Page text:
Friday, February 11, 2011

Gulf Recovery

Two years and $20 billion later BP will have paid in full all of its compensation to local businesses. The Gulf Coast Claims Facility, GCCF, determines who is eligible to receive compensation. The GCCF claims a full recovery will be made by the end of 2012 for all local businesses except oyster fisherman.
The recovery rate for oysters in the gulf is unknown. The fund estimates compensation around four times the amount of documented damages. However if the oysters don’t recover by this time many local fishermen will find themselves unemployed. Many locals believe the fund has “short-changed” them.
BP took full advantage of the economic crisis stating if you accept a final payment then you are no longer allowed to sue the company. Many workers affected by the spill have lost income and are reliant on the compensatory payments to feed their families. They are left no choice but to accept the final payments by BP even if they feel they are being under paid. By accepting the payment each individual gives up his or her right to pursue a lawsuit against the oil giant.
The GCCF was able to predict compensation for each industry quickly by categorizing everything together with the exception of fishermen and determining an arbitrary figure. The time constraint was important but lumping everything together to determine payments couldn’t possibly be fair to the local businesses. Unfortunately, many businesses can’t hold out for a lawsuit and must accept the compensation.
Final payments will start going out as soon as February 16. Once a final payment is received no further compensation can be pursued. If the economy or environment fails to recover many businesses will be closed.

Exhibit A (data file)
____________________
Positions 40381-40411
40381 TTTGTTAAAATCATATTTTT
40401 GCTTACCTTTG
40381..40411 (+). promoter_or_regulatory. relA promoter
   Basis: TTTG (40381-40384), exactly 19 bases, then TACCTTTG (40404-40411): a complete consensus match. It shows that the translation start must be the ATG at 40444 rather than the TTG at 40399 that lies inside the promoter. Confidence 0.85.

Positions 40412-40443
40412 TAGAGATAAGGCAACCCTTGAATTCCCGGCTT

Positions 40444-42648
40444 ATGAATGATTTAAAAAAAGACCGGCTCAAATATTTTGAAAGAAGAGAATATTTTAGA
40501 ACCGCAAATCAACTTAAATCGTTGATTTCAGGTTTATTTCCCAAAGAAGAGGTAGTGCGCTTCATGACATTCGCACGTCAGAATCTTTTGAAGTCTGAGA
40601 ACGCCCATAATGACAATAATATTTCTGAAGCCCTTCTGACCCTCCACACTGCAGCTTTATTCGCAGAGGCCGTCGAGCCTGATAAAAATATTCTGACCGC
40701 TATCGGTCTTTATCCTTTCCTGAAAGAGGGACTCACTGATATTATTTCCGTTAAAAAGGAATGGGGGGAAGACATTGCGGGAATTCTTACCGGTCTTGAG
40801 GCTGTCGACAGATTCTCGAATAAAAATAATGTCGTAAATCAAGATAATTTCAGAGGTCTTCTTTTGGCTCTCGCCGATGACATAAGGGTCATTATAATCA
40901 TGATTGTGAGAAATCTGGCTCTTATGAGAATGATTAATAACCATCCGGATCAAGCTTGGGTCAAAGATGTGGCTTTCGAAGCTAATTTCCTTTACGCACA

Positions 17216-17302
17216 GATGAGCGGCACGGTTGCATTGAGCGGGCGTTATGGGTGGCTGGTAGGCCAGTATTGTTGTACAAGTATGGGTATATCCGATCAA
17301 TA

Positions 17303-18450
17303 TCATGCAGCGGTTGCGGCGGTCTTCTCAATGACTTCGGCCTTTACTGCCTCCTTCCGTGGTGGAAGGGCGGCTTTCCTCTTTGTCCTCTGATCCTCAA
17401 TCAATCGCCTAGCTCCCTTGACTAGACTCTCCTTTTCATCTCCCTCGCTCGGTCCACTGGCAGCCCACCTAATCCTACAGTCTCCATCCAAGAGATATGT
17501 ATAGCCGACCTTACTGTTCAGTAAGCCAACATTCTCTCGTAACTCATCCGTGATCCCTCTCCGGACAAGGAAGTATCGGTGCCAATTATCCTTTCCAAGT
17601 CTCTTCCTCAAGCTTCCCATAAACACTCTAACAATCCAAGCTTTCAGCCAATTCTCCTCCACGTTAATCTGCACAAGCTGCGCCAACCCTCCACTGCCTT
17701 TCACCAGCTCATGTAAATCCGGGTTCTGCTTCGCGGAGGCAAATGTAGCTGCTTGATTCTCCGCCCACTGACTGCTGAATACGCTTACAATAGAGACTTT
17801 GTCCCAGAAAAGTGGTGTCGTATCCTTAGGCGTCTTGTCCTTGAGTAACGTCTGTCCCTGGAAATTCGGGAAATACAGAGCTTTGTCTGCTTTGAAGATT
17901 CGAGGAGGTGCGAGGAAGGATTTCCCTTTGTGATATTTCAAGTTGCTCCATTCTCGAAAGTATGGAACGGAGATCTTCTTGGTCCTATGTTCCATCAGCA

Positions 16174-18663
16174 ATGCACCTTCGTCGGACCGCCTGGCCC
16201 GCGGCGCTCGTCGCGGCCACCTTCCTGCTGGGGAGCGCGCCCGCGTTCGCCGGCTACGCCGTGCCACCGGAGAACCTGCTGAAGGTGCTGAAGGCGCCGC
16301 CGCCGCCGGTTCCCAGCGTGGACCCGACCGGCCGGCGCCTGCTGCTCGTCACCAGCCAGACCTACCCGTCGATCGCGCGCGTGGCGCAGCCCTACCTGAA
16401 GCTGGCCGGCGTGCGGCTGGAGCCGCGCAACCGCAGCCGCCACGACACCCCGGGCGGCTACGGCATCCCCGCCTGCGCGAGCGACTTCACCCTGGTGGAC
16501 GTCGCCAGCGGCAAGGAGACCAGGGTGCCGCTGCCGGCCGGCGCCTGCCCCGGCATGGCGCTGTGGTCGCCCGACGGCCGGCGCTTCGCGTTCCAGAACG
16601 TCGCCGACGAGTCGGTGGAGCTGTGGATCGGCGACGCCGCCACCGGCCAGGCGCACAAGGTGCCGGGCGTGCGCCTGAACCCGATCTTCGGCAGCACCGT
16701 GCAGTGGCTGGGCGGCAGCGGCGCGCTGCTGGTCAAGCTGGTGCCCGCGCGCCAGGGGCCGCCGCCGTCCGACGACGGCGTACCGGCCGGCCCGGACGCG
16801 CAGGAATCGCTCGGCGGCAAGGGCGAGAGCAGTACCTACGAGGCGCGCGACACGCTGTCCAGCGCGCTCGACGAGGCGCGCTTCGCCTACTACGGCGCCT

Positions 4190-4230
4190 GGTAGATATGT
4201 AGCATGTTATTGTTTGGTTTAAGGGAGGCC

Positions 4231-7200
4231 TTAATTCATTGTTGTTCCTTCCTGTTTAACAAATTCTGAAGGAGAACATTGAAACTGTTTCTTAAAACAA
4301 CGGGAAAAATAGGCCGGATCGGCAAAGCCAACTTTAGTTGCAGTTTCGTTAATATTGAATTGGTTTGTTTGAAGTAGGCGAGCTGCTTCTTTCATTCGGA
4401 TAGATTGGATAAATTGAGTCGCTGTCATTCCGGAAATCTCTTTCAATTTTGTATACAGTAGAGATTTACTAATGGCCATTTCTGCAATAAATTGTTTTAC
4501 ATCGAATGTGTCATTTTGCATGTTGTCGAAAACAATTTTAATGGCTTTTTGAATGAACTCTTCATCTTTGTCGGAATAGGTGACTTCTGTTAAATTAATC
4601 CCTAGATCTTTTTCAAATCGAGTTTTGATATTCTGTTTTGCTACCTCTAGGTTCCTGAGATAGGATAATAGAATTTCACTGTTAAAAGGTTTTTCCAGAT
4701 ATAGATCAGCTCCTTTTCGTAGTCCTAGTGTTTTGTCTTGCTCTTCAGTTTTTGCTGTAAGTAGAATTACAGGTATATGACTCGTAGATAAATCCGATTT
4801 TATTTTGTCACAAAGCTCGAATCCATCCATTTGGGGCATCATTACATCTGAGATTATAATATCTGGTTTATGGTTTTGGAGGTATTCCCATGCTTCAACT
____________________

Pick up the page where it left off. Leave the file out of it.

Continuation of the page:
I believe that BP should be held more accountable for their actions. Although they have definitely paid for their mistake they have still been taking short cuts to protect themselves. The environment and local economies should be their priority at this point as it was directly BP's fault they are both suffering. In addition, many of the people who did place claims with the GCCF were unaware of the option to sue for what they believed to be a fair settlement. They should have been notified of their options before having to sign over their rights for a final payment.

--Ben Simon

1 comment:

  1. You can't help to think that on a purely business basis, BP was operating in the best interests of their investors, which is what we all want when we invest in a company right? I think it is wrong to look at it as just BP's catastrophic blunder, but rather to review the regulatory framework in which they have been operating. Not to mention, $20 billion is a pretty large amount for a business to dish out. But what would happen if BP paid everyone for all the damages that resulted from the oil spill? can we live without BP?

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